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J. B. Jones, A Rebel War Clerk's Diary, XXVII. June, 1863 (search)
ing could do four centuries ago. June 3 Gen. Lee communicates to the department to-day his views of the Montgomery letter to Gen. Forrest, a copy of which was sent him by Governor Vance. He terms it diabolical. It seems to have been an official letter, superscribed by C. Marshall, Major and A. A. G. Gen. Lee suggests that it be not published, but that copies be sent to all our generals. Hon. R. M. T. Hunter urges the Secretary, in a lengthy letter, to send a cavalry brigade into Essex and the adjacent counties, to protect the inhabitants from the incursions of the Yankees. He says a government agent has established a commissary department within six miles of his house, and it will be sure to be destroyed if no force be sent there adequate to its defense. He says, moreover, if our troops are to operate only in the great armies facing the enemy, a few hostile regiments of horse may easily devastate the country without molestation. Gov. Vance writes a most indignant r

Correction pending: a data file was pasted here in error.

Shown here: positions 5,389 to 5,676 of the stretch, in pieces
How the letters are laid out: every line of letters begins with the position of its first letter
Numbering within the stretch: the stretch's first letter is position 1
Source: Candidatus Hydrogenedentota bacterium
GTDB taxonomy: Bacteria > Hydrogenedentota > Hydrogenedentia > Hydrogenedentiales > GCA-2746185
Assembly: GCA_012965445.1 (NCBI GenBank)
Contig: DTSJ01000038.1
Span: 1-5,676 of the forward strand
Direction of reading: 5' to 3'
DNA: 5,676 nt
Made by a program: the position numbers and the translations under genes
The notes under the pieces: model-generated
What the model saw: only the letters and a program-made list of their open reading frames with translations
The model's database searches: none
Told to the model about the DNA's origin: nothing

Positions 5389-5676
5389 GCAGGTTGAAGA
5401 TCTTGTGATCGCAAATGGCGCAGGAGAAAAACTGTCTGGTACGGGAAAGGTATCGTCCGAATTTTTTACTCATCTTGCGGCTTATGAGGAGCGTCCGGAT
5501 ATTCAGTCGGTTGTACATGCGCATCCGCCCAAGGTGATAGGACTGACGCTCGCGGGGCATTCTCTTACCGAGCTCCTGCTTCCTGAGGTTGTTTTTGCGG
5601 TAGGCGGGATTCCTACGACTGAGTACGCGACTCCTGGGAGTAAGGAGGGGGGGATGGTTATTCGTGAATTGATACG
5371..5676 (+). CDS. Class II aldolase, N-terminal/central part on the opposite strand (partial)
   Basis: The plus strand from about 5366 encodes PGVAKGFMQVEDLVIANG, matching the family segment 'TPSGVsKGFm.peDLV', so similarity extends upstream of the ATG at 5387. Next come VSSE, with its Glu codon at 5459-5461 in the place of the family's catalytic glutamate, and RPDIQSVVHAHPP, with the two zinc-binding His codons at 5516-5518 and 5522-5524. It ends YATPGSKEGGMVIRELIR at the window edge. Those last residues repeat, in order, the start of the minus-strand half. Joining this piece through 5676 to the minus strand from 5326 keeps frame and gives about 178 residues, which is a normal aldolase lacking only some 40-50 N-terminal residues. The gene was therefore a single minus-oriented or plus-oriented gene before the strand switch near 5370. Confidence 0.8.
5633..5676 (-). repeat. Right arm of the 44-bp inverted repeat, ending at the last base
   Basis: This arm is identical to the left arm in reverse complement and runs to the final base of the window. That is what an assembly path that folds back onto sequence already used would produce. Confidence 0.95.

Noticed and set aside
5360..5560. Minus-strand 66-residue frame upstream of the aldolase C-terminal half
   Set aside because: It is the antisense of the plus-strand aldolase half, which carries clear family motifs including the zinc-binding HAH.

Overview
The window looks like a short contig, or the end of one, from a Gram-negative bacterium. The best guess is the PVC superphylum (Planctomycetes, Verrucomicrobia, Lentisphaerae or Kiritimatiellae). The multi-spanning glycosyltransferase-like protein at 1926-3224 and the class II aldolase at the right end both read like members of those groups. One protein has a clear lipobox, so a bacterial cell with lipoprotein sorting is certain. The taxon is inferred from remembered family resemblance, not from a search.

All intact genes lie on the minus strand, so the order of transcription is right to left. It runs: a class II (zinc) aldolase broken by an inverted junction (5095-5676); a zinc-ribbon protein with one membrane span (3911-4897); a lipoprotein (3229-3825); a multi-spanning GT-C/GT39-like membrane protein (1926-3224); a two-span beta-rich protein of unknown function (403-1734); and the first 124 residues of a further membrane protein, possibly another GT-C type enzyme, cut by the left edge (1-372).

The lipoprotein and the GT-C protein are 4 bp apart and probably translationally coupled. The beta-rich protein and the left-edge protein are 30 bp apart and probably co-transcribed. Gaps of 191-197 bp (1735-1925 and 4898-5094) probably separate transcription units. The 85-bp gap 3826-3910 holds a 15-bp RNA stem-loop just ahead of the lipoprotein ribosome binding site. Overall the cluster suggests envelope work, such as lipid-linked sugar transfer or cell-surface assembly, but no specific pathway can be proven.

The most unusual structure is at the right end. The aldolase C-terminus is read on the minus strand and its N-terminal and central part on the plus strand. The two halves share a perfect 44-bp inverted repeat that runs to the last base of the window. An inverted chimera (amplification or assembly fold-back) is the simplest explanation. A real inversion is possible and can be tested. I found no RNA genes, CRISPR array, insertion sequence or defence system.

J. B. Jones, A Rebel War Clerk's Diary, chapter 40 (search)
Seddon had fair warning about this road. June 24 Hot and hazy; dry. The news (in the papers) of the cutting of our railroad communications with the South creates fresh apprehension among the croakers. But at 12 M. we had news of the recovery of the Weldon Road last evening, and the capture of 500 more prisoners. We have nothing from the south side raiders since their work of destruction at Burkesville, cutting the Danville Road. Mr. Hunter sheds tears over his losses in Essex, the burning of his mill, etc. But he had been a large gainer by the war. There is a rumor of fighting at Petersburg to-day. June 25 Hot and dry. Twelve hundred Federal prisoners passed our door to-day, taken at Petersburg — about half the number captured there during the last two days. The news of the cutting of the Danville Railroad still produces despondency with many. But the people are now harvesting a fair crop of wheat, and the authorities do not apprehend any serio